It sounds like the plot of a movie: two major software corporations join together to shut down an evil global cyber crime operation and engage in wacky hijinks along the way. While the latter can be neither confirmed nor denied, according to an exclusive report by Reuters, Microsoft and Symantec did shut down servers that had been controlling hundreds of thousands of PCs without their users being any the wiser.
Bamital botnet's—the major cyber crime operation's—main attack involved hijacking search results, among other schemes, that would allow them to fraudulently charge businesses with online ad clicks. The over 18 ringleaders from around the world registered websites and rented servers using pseudonyms. This allowed Bamital to redirect users' search results to the fraudulent websites, where they would be able to benefit from any subsequent clicks.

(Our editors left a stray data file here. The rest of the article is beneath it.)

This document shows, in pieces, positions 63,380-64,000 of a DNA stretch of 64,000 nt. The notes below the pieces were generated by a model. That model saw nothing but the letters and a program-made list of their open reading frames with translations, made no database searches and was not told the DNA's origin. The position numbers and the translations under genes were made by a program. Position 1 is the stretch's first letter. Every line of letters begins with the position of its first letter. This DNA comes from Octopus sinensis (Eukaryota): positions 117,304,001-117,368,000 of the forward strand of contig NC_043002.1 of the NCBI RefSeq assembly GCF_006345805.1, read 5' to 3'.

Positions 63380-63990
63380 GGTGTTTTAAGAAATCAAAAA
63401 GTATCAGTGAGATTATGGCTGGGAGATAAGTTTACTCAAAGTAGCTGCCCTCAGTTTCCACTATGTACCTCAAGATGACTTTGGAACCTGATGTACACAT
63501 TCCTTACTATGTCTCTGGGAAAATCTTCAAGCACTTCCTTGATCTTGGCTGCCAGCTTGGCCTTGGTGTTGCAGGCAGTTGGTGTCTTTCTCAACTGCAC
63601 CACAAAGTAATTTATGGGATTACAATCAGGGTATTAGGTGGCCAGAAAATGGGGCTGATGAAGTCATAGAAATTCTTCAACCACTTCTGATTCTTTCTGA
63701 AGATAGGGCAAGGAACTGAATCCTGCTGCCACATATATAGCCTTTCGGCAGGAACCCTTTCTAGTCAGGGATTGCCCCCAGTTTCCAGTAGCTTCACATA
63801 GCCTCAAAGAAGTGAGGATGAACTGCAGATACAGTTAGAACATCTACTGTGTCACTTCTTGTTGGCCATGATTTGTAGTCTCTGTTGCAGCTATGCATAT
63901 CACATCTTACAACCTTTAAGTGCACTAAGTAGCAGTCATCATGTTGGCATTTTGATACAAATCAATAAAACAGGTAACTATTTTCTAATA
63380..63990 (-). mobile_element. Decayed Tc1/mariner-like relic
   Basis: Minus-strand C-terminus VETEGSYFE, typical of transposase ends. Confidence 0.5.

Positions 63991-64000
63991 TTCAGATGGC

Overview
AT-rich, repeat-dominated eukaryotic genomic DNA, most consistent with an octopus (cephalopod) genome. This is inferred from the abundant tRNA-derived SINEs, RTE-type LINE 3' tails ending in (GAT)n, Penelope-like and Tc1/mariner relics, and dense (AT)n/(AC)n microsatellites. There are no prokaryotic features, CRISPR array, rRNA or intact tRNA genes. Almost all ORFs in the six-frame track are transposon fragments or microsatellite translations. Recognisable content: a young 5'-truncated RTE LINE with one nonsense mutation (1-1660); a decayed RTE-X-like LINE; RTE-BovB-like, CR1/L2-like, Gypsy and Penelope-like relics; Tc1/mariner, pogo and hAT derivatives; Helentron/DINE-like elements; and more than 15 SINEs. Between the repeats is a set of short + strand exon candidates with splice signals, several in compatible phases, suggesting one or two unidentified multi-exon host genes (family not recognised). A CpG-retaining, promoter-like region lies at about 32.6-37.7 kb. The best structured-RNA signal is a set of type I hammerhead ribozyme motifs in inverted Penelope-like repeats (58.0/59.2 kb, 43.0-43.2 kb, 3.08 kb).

Technicians raided data centers with US federal marshalls in tow and were able to persuade operators to take down a server all the way in the Netherlands. According to Microsoft's and Symantec's estimations, somewhere between 300,000 and 600,000 were carrying the malware that tethered them to Bamital botnet.
Of course, shutting down the servers meant that infected PCs were temporarily unable to surf the web, but free tools to clean out the malware are automatically being sent to the infected machines along with the following message:
You have reached this website because your computer is very likely to be infected by malware that redirects the results of your search queries. You will receive this notification until you remove the malware from your computer.
And both companies lived happily ever after. [Reuters]